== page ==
SCOTTISH Labour have called for "full transparency" from the SNP over the questionable property dealings of a newly-elected nationalist MP.

Michelle Thomson, the party’s shadow minister for business, innovation and skills, has been accused of taking advantage of vulnerable families by building a property portfolio worth about £1.7 million by buying homes at knockdown prices from families struggling to pay their mortgages.

A solicitor, Christopher Hales, who acted for the Edinburgh West MP and her husband, has been struck off for professional misconduct over his part in 13 deals involving Ms Thomson or M&F Property Solutions, of which she was a partner.

According to a ruling by the Scottish Solicitors’ Discipline Tribunal, a full version of which has been published by The Sunday Times, Mr Hales failed to provide key information to mortgage lenders in breach of guidelines designed to prevent fraud in numerous cases.

Scottish Labour's Public Services spokeswoman Jackie Baillie said: "These are very serious allegations about an SNP MP who is at the heart of business policy decision making in the party. We need full transparency from the people at the very top of the SNP about who knew what and when.

"Was the First Minister made aware of these allegations before they were made public? Did party officials know about these allegations before Michelle Thomson was selected as a candidate? Will Michelle Thomson remain on the front bench whilst these allegations are investigated?"

A spokeswoman for Ms Thomson said Ms Baillie was "misunderstanding" the transactions, adding that they involved vendors who had been trying to sell for some time and were "relieved" to get a sale of their properties. She added that all the legal documents were in the public domain and parties had been represented by several different solicitors.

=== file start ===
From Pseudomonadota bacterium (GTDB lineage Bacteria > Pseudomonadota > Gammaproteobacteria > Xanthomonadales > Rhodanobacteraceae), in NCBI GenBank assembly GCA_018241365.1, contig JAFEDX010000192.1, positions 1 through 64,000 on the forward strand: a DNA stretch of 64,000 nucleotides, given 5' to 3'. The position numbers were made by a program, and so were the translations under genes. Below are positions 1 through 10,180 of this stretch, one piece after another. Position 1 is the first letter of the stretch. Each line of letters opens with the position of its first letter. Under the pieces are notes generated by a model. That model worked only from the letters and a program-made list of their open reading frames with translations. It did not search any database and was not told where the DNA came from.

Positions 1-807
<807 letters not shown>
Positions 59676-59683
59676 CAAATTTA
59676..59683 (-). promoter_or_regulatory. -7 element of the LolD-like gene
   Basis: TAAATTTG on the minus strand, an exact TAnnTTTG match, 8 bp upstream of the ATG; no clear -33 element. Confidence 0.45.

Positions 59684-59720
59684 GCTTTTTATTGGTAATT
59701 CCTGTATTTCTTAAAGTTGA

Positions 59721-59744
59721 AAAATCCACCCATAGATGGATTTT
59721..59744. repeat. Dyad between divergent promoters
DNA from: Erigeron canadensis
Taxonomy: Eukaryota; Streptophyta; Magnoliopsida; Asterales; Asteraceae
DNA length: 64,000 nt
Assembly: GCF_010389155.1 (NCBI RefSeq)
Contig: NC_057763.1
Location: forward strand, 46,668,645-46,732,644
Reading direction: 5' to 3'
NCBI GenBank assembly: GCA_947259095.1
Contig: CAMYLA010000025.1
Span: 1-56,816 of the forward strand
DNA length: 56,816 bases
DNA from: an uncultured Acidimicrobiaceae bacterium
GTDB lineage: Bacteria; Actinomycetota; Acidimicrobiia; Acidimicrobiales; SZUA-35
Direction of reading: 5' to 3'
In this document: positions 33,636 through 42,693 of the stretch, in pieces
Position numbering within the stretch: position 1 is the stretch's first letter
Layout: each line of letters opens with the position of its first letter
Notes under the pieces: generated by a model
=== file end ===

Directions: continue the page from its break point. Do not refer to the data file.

In one of the deals, a pensioner with cancer who was desperate to return to England to be with her family sold her home in Stirling to former journalist and business partner of Ms Thomson, Frank Gilbride, for £64,000 in 2010.

Ms Thomson bought the property for £95,000 the same day, and received a "cashback" of £28,181.80 from Mr Gilbride.

Mr Hales, who facilitated the deal, did not tell the mortgage lender that Mr Gilbride had owned the property for less than six months or inform them of the cashback payment, as he should have done under guidelines.

A ruling by the Scottish Solicitors’ Discipline Tribunal stated that Mr Hales "must have been aware that there was a possibility he was facilitating mortgage fraud, whether or not this occurred" and that "the central role of Mrs Thomson and M&F Property Solutions... should have set alarm bells ringing".

A spokeswoman for Police Scotland, asked whether it was investigating Ms Thomson or Mr Hales, said: "We have not received any complaint of this nature at this time, and are therefore not currently carrying out an investigation."

A spokeswoman for Ms Thomson said: "Miss Baillie misunderstands these transactions. Vendors who had being trying to sell, sometimes for years due to a lack of mortgage availability were relieved to finally get a sale of their property.

"Vendors signed the legal documents to enable a sale to go through and which are in the public domain. Several different solicitors served vendors or purchasers and were fully licensed and qualified to do so at that time.''